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911 Systems In Polk, Pasco Counties Strained By COVID-19 Surge

Pasco County released a public service announcement in which Fire Chief Scott Cassin explained demand for care at overwhelmed hospitals is part of the problem.

The head of Polk County Fire Rescue is joining the cry from emergency managers across Florida: the surge of COVID-19 cases is straining the 911 system.

Polk Fire Chief Rob Weech said his staff is responding to close to 400 calls a day, nearly 100 above the average. He told Polk County commissioners this week they are asking the public to think twice before calling for help.

“Certainly, if you have an emergency, stroke, heart attack, accident, fire at your house, certainly call 911. We don't want to deter that,” he said. “But if you have other ways of getting medical care, we need to exhaust those at this time, So that we can we can deal with those other bigger emergencies during this critical time."

As of this week, Weech says 70 percent of Polk County neighborhoods are seeing no delay in 911 response times. Thirty percent are seeing delays of between one to four minutes, he said.

His message reflects one being made across the state as COVID-19 cases and hospitalizations soar. Neighboring Pasco County released a public service announcement on Tuesday in which Fire Chief Scott Cassin explained demand for care at local hospitals is part of the problem.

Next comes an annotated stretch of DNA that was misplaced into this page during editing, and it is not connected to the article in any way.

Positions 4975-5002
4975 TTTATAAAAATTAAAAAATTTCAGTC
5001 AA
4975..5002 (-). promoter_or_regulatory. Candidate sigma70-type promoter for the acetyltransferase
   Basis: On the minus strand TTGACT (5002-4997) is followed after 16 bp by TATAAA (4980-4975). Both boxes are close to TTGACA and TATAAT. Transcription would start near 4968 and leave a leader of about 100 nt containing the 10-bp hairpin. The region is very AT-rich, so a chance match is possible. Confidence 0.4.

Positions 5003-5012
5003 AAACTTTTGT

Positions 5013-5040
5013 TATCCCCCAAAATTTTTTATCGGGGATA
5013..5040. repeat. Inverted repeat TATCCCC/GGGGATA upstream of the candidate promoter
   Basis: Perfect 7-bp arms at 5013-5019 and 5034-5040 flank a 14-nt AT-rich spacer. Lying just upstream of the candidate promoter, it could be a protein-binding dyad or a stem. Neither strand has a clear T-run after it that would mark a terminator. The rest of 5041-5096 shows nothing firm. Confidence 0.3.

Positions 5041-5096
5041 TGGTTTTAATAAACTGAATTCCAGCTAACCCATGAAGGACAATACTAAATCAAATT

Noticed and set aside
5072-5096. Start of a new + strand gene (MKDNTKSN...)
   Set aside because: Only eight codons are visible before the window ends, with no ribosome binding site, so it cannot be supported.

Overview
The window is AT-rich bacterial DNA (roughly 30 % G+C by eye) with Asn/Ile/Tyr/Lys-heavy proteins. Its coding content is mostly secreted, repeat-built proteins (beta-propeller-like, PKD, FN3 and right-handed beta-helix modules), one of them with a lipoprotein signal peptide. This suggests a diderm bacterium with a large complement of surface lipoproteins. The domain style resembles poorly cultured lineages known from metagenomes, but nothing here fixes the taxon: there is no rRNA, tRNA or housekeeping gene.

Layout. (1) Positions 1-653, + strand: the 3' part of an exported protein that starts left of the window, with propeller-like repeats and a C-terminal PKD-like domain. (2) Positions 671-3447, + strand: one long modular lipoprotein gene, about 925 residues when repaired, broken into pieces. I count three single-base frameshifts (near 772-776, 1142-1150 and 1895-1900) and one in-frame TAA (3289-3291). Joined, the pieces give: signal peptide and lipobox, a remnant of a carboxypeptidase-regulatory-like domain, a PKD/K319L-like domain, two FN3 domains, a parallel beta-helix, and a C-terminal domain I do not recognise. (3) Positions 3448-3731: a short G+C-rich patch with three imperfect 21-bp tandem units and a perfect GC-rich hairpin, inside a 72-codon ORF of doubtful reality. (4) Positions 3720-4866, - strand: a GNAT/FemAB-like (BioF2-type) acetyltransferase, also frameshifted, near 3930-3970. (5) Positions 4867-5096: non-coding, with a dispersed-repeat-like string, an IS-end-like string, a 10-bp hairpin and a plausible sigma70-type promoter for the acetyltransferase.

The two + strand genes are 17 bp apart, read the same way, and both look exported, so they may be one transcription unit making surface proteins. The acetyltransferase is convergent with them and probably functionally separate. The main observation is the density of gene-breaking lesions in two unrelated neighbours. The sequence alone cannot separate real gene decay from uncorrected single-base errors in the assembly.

“Many hospitals are at or are over capacity, and ambulances are currently holding patients at hospitals for hours at a time due to a lack of available beds and hospital staff, he said. “This is causing an ambulance shortage across the county and is causing long wait times for our 911 callers.”

He said people experiencing symptoms consistent with COVID-19, such as fever, sore throat or cough, should call their family physician, an urgent care center, pharmacy or the local Florida Department of Health for testing. He also encouraged unvaccinated people to consider getting the coronavirus vaccine.

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Mary Shedden is news director at WUSF.